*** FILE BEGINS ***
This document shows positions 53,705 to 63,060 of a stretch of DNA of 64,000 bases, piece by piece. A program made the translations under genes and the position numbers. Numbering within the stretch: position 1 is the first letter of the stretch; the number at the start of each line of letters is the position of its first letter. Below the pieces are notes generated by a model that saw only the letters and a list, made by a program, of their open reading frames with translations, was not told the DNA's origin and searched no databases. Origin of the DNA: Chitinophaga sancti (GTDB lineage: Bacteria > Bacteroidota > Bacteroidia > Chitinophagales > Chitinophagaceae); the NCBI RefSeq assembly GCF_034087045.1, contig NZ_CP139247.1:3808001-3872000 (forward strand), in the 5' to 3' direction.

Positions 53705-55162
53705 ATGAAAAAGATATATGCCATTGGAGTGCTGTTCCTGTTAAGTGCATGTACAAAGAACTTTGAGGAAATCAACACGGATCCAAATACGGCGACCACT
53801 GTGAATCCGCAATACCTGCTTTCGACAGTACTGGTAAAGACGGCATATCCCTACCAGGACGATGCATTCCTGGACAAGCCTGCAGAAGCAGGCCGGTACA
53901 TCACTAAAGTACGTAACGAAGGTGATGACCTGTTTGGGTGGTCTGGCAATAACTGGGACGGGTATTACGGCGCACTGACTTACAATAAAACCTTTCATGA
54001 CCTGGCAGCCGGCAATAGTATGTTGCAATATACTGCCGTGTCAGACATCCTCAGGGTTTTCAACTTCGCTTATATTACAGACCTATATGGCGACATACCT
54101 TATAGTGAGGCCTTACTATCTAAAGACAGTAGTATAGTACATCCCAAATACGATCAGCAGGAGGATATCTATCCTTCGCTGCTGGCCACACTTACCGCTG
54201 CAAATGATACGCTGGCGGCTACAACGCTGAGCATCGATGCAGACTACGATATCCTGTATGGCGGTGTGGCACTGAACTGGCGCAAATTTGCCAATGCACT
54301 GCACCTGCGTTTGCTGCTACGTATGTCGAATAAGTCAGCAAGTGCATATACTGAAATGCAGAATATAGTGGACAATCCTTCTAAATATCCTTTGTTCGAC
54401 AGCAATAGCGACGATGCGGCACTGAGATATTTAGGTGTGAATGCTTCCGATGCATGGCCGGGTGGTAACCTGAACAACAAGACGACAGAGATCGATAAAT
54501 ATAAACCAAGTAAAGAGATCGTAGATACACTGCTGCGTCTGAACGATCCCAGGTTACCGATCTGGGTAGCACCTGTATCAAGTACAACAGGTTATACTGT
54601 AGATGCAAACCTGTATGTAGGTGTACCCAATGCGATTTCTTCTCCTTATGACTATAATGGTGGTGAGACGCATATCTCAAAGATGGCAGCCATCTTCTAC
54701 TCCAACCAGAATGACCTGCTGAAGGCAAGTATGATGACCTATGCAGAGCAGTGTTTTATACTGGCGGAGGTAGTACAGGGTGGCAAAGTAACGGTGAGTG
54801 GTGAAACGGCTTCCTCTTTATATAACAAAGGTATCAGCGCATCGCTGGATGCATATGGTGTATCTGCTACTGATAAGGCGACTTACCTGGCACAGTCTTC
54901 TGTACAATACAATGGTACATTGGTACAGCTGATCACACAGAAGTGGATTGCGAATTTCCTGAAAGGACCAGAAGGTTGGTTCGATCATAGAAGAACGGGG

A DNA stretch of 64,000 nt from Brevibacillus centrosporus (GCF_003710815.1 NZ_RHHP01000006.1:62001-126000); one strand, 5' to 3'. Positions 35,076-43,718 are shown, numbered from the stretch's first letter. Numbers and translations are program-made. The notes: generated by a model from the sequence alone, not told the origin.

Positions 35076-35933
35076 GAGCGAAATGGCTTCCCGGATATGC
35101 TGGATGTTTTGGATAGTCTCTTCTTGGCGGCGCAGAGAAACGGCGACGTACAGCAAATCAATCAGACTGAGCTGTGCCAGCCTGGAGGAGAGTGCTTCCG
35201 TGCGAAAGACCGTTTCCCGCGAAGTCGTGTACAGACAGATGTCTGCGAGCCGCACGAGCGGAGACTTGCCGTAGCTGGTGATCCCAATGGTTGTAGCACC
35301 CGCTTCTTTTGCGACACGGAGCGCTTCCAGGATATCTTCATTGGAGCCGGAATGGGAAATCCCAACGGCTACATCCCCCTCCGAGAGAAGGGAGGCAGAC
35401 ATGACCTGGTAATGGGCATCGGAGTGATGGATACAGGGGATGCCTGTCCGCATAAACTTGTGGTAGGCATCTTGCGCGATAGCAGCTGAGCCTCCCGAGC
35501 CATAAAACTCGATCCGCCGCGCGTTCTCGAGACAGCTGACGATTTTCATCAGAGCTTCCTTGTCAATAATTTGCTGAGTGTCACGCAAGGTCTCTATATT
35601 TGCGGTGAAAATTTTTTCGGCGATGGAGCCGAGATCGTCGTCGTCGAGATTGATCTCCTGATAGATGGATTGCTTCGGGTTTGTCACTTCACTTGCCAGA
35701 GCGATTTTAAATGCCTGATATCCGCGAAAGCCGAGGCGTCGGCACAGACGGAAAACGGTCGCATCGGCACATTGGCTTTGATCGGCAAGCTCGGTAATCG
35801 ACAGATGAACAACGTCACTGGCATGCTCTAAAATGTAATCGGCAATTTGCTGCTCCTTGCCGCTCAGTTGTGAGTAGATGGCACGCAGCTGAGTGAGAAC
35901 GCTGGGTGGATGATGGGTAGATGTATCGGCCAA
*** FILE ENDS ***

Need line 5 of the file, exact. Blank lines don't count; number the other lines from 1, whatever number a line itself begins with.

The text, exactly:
53901 TCACTAAAGTACGTAACGAAGGTGATGACCTGTTTGGGTGGTCTGGCAATAACTGGGACGGGTATTACGGCGCACTGACTTACAATAAAACCTTTCATGA